Thursday, January 5, 2012

Labels, part 1

In each CEP engine there are two kinds of logic: One is to get some request, look up some state, maybe update some state, and return the result. The other has to do with the maintenance of the state: make sure that when one part of the state is changed, the change propagates consistently through the rest of it. If we take a common RDBMS for an analog, the first kind would be like the ad-hoc queries, the second kind will be like the triggers. The CEP engines are very much like database engines driven by triggers, so the second kind tends to account for a lot of code.

The first kind of logic is often very nicely accommodated by the procedural logic. The second kind often (but not always) can benefit for a more relational, SQLy definition. Also, when every every SQL statement executes, it gets compiled first into the procedural form, and only then executes as the procedural code.

The Triceps approach is tilted toward procedural execution. That is, the procedural definitions come out of the box, and then the high-level relational logic can be defined with templates and code generators.

These bits of code, especially where the first and second kind connect, need some way to pass the data and operations between them. In Triceps these connection points are called Labels.

The streaming data rows enter the procedural logic through a label. Each row causes one call on the label. From the functional standpoint they are the same as Coral8 Streams, as has been shown earlier in the introduction. Except that in Triceps the labels get not just rows but operations on rows, as in Aleri: a combination of a row and an operation code. The name is "labels" because Triceps has been built around the more procedural ideas, and when looked at from that side, the labels are targets of calls and GOTOs.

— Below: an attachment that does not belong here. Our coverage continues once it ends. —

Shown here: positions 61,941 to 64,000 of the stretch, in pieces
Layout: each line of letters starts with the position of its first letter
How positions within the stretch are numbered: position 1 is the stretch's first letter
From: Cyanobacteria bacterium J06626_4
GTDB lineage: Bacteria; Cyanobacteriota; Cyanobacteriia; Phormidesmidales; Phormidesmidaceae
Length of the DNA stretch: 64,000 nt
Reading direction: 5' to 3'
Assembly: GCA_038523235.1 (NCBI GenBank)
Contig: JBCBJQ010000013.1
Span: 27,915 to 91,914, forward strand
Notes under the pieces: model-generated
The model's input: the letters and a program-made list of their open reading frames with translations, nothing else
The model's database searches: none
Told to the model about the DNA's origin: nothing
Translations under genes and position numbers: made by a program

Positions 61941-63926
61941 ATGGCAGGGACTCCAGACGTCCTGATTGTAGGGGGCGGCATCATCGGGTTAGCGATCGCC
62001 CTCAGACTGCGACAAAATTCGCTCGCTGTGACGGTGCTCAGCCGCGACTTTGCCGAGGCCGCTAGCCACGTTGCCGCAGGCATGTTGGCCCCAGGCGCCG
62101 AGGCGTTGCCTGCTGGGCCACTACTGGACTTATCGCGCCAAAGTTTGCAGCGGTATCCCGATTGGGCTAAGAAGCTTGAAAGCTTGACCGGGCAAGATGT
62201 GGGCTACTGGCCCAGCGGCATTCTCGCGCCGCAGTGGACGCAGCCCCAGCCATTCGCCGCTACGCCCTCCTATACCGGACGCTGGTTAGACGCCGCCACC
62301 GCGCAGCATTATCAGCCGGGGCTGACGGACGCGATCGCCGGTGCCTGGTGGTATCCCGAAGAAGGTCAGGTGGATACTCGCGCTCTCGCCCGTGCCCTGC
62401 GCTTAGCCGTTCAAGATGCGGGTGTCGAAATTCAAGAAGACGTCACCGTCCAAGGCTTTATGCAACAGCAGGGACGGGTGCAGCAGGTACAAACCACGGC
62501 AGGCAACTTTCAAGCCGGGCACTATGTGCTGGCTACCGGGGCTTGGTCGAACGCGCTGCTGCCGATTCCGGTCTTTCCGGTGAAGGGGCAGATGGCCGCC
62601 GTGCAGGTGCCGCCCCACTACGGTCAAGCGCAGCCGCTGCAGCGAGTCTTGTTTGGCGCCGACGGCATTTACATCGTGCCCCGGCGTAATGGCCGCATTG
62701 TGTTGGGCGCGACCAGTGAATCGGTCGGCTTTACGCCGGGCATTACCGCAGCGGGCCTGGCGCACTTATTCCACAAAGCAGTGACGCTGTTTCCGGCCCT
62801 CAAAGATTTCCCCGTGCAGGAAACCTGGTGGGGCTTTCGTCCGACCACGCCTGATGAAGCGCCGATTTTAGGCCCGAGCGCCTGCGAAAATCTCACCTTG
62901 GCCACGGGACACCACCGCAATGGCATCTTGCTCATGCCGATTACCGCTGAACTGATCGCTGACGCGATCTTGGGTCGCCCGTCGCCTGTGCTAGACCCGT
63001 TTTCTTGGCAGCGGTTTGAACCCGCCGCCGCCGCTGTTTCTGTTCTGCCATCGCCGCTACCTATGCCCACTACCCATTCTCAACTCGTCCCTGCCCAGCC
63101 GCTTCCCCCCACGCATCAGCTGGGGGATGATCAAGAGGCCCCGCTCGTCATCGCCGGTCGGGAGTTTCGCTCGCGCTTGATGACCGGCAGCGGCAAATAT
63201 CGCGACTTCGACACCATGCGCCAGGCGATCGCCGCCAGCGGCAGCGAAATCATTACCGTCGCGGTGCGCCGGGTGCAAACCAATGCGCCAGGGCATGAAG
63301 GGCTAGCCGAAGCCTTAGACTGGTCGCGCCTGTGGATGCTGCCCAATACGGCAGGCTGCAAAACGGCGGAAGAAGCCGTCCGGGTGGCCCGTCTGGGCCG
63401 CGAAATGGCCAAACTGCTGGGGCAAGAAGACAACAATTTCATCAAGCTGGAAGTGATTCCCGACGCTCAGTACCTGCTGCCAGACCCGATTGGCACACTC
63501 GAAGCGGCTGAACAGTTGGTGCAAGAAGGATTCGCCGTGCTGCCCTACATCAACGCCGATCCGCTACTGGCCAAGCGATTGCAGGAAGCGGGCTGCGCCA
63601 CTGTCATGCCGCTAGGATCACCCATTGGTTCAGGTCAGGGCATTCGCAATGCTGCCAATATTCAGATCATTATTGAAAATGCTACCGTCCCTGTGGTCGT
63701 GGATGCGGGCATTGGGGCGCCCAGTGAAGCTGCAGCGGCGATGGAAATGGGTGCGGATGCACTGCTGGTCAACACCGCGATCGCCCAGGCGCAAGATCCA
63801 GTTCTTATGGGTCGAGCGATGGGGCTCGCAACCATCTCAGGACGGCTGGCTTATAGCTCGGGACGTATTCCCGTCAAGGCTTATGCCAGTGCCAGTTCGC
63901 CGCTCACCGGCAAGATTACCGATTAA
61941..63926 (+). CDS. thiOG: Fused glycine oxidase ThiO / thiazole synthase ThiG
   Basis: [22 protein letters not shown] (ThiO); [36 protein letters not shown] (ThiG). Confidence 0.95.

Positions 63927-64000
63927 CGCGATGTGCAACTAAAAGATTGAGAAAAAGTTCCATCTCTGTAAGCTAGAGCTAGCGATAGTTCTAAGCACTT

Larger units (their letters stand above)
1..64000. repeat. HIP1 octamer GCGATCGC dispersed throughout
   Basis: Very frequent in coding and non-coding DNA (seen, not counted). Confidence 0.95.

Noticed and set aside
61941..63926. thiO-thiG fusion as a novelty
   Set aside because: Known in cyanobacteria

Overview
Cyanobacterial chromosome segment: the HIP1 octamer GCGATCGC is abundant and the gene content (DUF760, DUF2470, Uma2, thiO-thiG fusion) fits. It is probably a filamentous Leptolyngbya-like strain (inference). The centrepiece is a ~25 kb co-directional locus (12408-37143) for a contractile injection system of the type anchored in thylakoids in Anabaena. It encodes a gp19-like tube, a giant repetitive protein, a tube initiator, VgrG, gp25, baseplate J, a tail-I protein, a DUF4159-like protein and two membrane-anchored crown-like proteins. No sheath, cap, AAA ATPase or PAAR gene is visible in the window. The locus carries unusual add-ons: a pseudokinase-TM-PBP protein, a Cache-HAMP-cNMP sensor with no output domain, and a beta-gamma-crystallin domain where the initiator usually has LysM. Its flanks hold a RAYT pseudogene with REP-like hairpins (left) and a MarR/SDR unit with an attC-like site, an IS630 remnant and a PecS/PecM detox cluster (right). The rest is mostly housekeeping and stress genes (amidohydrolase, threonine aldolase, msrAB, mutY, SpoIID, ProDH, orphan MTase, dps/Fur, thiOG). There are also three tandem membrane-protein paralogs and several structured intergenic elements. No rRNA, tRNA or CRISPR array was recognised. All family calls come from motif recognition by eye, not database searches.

If the streaming model is defined as a data flow graph, each arrow in the graph is essentially a GOTO operation, and each node is a label.

A Triceps label is not quite a GOTO label, since the actual procedural control always returns back after executing the label's code. It can be thought of as a label of a function or procedure. But if the caller does nothing but immedially return after getting the control back, it works very much like a GOTO label.

Each label accepts operations on rows of a certain type.

Each label belongs to a certain execution unit, so a label can be used only strictly inside one thread and can not be shared between threads.

Each label may have some code to execute when it receives a row operation. The labels without code can be useful too.

A Triceps model contains the straightforward code and the mode complex stateful elements, such as tables, aggregators, joiners (which may be implemented in C++ or in Perl, or created as user templates). These stateful elements would have some input labels, where the actions may be sent to them (and the actions may also be done as direct method calls), and output labels, where they would produce the indications of the changed state and/or responses to the queries. The output labels are typically the ones without code ("dummy labels"). They do nothing by themselves, but can pass the data to the other labels. This passing of data is achieved by chaining the labels: when a label is called, it will first execute its own code (if it has any), and then call the same operation on whatever labels are chained from it. Which may have more labels chained from them in turn. So, to pass the data, chain the input label of the following element to the output label of the previous element.